It has a built-in view window on the top of its body, which is also backlit, that provides quick and immediate access to the current camera settings. This view window is a feature inherited by the D700.
It has a DX APS-C crop mode, which reduces the sensor’s resolution down to 10.5 megapixels, but functions as built-in camera magnification. This magnification gives users the ability to extend the reach, or focal length, of their lenses, giving them more telephoto abilities. This mode can also be custom mapped to the front function button on the camera as well, allowing users to change the magnification with a single button.
It has a built-in autofocus motor, allowing users to use older generation Nikon D manual focusing lenses while still retaining autofocusing ability.
It has two custom user modes, C1 and C2, that allow users to save full camera setups as presets for later use.
While overall focusing performance is excellent, Nikon centered the AF points around the center of the frame, which causes two significant issues. Firstly, the subject tracking performance on this camera suffers heavily. The camera is inconsistent when tracking subjects towards the edges of the sensor, as there are no AF points here — resulting in significant hunting. Secondly, unless you shoot with a single AF point, you are forced to focus then recompose to get the proper composition. Thus, considerably slowing down your workflow. Nikon transferred the AF system from the D7000 series into this camera. But, as this is a full-frame camera, not an APS-C one, the points do not cover the entirety of the sensor, ultimately causing this issue. As a result, this camera is best suited to a static or slow-moving action, not wildlife or sports photography.
Live view shooting is slow, especially when compared to today’s standards.
Also during Live View shooting, the camera does not simulate changes in exposure whatsoever when in photo mode. The camera automatically adjusts and compensates for what it thinks is proper exposure on the LCD, even when the associated image itself will be a different exposure. In the video, the simulation works as expected, but Nikon opted not to translate this over into photos for some reason, strange.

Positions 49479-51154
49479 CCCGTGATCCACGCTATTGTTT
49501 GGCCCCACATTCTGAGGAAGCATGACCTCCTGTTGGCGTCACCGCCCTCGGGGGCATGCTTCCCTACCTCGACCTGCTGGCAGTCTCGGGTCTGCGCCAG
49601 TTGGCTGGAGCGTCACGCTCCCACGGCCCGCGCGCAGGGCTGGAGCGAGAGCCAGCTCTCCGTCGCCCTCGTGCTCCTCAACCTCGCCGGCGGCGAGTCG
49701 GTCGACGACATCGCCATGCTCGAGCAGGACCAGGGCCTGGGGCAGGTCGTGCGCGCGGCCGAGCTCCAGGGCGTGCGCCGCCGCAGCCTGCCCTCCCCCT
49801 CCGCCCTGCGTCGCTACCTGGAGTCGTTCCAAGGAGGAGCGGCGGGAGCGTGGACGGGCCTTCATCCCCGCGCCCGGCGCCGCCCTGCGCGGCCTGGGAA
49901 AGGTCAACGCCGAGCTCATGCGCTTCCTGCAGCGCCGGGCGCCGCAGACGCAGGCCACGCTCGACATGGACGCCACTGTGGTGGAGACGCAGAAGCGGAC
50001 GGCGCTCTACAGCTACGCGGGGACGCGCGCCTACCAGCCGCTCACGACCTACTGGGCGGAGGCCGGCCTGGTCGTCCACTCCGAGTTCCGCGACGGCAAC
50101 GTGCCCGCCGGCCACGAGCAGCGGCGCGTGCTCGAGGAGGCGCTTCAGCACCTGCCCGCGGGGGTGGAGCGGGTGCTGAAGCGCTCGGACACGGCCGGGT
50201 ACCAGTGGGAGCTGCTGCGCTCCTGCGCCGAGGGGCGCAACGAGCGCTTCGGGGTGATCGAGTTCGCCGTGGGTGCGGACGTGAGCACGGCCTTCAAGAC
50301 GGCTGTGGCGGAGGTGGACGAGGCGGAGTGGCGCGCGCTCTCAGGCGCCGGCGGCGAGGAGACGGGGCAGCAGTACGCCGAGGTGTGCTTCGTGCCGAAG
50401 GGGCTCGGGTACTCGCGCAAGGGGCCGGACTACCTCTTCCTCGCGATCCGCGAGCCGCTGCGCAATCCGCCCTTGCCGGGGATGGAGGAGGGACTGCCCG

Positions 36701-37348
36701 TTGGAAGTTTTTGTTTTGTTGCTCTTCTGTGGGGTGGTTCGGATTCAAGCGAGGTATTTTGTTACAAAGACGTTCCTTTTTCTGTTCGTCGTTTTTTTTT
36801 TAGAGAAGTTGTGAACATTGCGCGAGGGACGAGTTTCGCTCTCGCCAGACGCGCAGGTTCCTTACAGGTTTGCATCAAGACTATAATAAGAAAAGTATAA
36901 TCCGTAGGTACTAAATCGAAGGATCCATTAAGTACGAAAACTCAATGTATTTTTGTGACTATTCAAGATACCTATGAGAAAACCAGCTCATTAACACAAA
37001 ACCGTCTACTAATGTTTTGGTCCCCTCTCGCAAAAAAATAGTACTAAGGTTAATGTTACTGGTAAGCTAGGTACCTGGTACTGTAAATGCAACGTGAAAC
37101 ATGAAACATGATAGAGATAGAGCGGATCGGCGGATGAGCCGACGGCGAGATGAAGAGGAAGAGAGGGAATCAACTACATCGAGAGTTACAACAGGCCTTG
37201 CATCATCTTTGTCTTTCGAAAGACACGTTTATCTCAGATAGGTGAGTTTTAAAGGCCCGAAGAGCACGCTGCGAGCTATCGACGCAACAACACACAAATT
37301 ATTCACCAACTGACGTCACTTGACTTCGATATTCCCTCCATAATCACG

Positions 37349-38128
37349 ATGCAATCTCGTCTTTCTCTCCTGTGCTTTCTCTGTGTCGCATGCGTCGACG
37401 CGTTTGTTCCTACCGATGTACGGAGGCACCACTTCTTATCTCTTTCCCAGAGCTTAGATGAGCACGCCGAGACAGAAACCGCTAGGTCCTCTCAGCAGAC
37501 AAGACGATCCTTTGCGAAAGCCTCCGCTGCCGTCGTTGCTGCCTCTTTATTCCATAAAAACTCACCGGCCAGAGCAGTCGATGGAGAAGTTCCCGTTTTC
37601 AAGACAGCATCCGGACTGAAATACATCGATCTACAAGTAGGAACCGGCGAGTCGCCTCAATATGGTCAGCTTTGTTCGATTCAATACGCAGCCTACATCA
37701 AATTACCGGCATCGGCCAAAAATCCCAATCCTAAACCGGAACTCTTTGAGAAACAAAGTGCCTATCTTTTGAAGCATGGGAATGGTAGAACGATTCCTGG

The LCD is very difficult to view and not bright enough during harsh sunlight conditions. And it is often found to be washed out. Not only that but the LCD is not a touchscreen nor does it articulate. Since it’s fixed, it will not be useful when shooting at awkward or extreme angles.
The lock on the dial selection switch makes changing between modes both tedious and cumbersome. This lock is an unnecessary addition.
You cannot change Aperture during Live View filming whatsoever. To make this change, you must first end filming. Incredibly tedious.
It doesn’t have WIFI, NFC, or Bluetooth built-in natively. The only way to get any of these features is via an auxiliary WU-1b module, which has to be purchased.
Is the Nikon D610 a good starting camera?
The Nikon D610 is the camera the D600 should have been. The responsiveness and performance offered in this camera supersede that of the predecessor. While the improvements made over the D600 are trivial, they have made the camera that much better. Overall, it is a good starting camera, even now in 2019. It is absolutely a DX camera in disguise with a full-frame sensor tucked away inconspicuously. And a camera that is aimed primarily at the enthusiast, not the working professional. This camera is best suited for those not desiring a camera to shoot wildlife, sports, or fast-action photography. However, it can be an excellent option for enthusiasts looking to experiment with these mediums.
Best bundles for the Nikon D610
Is the Nikon D610 a good camera for you?
It could be yes. However, if you already own a D600 and are not experiencing any oil or dust problems, do not upgrade. If you are looking for your first entry-level full-frame camera though, this could be a contender. Yes, the autofocusing system has limited points, all clustered in the middle of the frame. Even still, the camera still has ample performance to meet the needs of the enthusiast thoroughly. With this camera Nikon made what was already good about the D600, that much better. The D600 series was already an excellent series from the start. It just needed the shutter kink to be settled. And now, since that’s fixed, we’re left with a very well made camera indeed. While its improvements are subtly, this is a camera that remains as a solid contender for the amateur or enthusiast looking to purchase their first full-frame digital SLR, even in 2019.
The Nikon D610 is the camera the D600 should have been. The D600 series was already an excellent series from the start. It just needed the shutter kink to be settled. And now, since that’s fixed, we’re left with a very well made camera indeed. The responsiveness and performance offered in this camera supersede that of the predecessor. While the improvements made over the D600 are trivial, they have made a good camera that much better. It’s a camera that’s aimed primarily at the enthusiast, not the working professional. Nevertheless, it’s one that remains as a solid contender for the amateur or enthusiast looking to purchase their first full-frame digital SLR, even in 2019.